A poem that had been rejected by numerous journals and competitions has just won one of the world’s most valuable for a single unpublished poem.
The winner of The Moth Poetry Prize has been announced as part of the Poetry Day Ireland celebrations on Instagram, live from The Moth headquarters in Co. Cavan. The prize, which is solely sponsored by the publishers of The Moth, is now in its tenth year.
Each year a single poet is asked to judge the prize blind, and this year the judge was the esteemed US poet and professor of poetry at Yale University, Claudia Rankine.
Rankine chose Damen O’Brien to receive the €10,000 prize for his poem The Nave. The three other shortlisted poets – Claudia Daventry (UK), Kate Potts (UK) and Nicholas Ruddock (Canada) – each receive €1,000.
“I appreciated this poem’s treatment of landscape and place, a lens that refuses the romantic lull of the pastoral,” Rankine said. “There is a wonderful command of line and imagery that both seduces and disturbs instantaneously. The poem exists in the break that is the passage of time.
“It was such a pleasure and an honour to encounter the myriad voices, forms, risks, themes, critiques, encounters and techniques of these poems, which moved me with their great attention and care.”
“This is amazing, exciting, and extremely surprising!” O’Brien said of winning the prize. “Like most artistic endeavours, poetry is a little bit battered and bruised by the cancellations and social distancing caused by COVID-19 right now, so it is wonderful to get good news.
“The great thing about winning with this poem is that I have actually submitted it to several journals and other competitions without success. Sometimes you have to give up on your favourites, but sometimes it is worth ignoring the feedback and sticking with your gut. I am glad I did with this poem.
“I had become aware of The Moth Poetry Prize over the last few years through friends and fellow poets who had all tried their luck and who spoke most highly of the quality of the shortlist. However, it was only when my compatriot, David Stavanger, was recently shortlisted that I thought I should give it my very best tilt.
“My thanks to Claudia Rankine. And my thanks also to Rebecca O’Connor and Will Govan for doing such a good job organising and administrating this competition, and making The Moth Poetry Prize so well respected.”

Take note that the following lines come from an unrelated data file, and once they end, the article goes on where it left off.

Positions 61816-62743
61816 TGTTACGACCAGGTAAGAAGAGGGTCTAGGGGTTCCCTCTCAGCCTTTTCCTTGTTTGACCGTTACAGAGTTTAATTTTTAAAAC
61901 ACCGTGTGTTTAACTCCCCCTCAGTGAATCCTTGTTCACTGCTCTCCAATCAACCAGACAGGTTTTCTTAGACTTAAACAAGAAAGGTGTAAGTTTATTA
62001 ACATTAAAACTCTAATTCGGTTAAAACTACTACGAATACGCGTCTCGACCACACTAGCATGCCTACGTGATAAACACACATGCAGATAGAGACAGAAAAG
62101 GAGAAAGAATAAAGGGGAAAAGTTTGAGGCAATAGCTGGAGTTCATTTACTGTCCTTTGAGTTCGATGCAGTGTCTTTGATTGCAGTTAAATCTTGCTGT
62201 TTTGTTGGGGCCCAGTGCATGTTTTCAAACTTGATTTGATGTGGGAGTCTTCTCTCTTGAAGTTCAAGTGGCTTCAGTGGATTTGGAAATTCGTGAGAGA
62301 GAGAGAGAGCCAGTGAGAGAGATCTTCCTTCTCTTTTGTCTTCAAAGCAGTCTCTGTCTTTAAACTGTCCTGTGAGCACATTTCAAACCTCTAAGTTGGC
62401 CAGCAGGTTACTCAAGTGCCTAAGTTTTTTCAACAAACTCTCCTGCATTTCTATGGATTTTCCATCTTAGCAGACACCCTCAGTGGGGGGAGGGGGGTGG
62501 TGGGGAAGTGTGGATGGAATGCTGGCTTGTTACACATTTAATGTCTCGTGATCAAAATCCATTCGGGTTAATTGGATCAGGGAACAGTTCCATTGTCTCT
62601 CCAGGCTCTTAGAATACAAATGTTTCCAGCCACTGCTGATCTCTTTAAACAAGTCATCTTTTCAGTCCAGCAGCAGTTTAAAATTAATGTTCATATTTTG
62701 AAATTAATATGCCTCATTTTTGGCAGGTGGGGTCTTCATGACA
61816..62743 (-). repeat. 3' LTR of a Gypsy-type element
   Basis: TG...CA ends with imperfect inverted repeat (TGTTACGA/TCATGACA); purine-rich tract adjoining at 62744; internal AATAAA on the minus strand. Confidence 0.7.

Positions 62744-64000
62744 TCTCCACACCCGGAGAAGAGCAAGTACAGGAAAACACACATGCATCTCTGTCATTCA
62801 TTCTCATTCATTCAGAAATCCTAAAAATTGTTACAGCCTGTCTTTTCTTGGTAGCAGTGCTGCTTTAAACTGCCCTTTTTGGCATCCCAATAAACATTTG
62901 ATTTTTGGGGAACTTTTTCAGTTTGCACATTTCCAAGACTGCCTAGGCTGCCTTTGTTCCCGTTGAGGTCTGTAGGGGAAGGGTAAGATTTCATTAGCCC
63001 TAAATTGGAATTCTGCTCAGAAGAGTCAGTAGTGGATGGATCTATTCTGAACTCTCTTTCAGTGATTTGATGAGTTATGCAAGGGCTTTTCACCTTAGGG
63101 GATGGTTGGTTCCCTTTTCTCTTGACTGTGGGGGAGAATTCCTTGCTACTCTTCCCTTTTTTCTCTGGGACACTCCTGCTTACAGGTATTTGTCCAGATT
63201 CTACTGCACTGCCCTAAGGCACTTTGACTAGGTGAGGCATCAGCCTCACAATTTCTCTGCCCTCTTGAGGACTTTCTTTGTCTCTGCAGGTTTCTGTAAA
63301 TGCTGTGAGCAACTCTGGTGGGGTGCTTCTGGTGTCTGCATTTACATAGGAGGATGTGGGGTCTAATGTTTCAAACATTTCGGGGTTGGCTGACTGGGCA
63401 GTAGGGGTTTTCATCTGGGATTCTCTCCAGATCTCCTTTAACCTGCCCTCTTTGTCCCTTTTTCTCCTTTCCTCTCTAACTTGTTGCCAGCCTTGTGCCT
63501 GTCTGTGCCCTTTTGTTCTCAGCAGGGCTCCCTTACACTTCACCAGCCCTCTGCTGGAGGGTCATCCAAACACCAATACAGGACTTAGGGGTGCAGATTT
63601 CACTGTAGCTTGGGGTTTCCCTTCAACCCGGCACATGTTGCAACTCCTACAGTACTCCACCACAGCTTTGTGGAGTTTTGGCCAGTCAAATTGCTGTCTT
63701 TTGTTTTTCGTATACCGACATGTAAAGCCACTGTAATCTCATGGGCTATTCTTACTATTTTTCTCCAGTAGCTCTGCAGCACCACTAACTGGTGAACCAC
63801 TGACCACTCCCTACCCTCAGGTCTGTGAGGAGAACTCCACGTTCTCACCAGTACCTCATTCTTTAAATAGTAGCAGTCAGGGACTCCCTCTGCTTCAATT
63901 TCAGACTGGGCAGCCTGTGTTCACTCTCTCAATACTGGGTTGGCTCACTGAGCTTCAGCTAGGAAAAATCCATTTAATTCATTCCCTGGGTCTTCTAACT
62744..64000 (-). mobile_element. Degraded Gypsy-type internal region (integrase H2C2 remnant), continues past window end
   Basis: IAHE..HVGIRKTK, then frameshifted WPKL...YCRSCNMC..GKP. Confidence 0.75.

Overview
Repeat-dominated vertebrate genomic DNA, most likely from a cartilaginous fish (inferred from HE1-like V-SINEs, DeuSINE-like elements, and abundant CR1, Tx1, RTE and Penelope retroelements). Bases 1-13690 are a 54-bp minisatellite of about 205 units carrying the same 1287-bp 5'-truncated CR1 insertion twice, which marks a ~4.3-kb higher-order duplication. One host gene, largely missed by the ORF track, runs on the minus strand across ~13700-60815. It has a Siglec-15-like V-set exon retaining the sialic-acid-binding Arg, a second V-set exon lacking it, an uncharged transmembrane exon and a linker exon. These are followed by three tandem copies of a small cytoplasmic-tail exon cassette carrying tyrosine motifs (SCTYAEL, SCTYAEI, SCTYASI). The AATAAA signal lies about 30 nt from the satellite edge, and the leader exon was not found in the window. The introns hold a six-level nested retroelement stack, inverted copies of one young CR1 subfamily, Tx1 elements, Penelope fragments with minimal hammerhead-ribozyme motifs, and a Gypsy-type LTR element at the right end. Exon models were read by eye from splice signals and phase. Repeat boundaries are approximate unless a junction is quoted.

O’Brien has always dabbled in writing poetry, but only took it up in earnest six years ago, when he made a new year’s resolution to focus on improving his practice. He won his first poetry competition in 2014. Numerous other prizes followed, and in 2017 he was the joint winner of the Peter Porter Poetry Prize (run by the Australian Book Review). He is working on his first collection.
The current issue of The Moth, featuring all four shortlisted poems, can be purchased at themothmagazine.com.
Eighty-six kilometres past the last
trickle and rust service station, a weatherboard
church stands listlessly at the roadside, like
a broken-down hitchhiker; one of those
mad chapels which rise out occasionally from
the junk bush, as if they were shaggy prophets
striking out into the wilderness; one of those
inns of last hope, built by the community
to make a community, and knuckling on
when the community fades into failed farms.
Every window was broken. Every window.
One hundred years combined of stained glass
wages, and small denominations collections.
Probably stones. Someone must have really
hated this rickety old church, and come equipped,
as the police might say, with malice,
systematically putting out God’s eye, halfway
between anywhere important and somewhere else,
a trudge by foot and three albums by car.
There is such an urge to break things, to
set a hand against the plinth of the Earth,
and push it over, such an urge, to make
unseen corrections to the stolid dependability
of creation. Some say that a devil is in it,
whispering in our ears, or grain by grain
encouraging the avalanche, but I keep thinking
of that story you told me of your weary
colleague who chips at the edge of parenthood
with a terrible love, nursing three years
of unresponsive childhood from her daughter,
pulling a rope of gasping nights slowly
over her shoulder, reeling in the future.
Sometimes God gives us something broken:
little towns, worshipping their stubborn way
through drought and flood; or little lives,
silent and unblinking in their cots. Like all fatuous
truths, we are told things which are broken
allow us to see such beauty limned and split
from the hale world, like a flash of colour
struck prismatic from the stain of a bloody
crown of thorns; or this rendering of Peter
rent by a vengeful rock pitched through a pane;
half broken apostles range and glint in the apse.
But each unremittent stone in the jagged brow
of the church doesn’t seem to have brightened this
dusty cul-de-sac of nothing on the way from nowhere.
Poor testament to faith and industry. God should do
better with his lesson. I choose a stone, take a throw.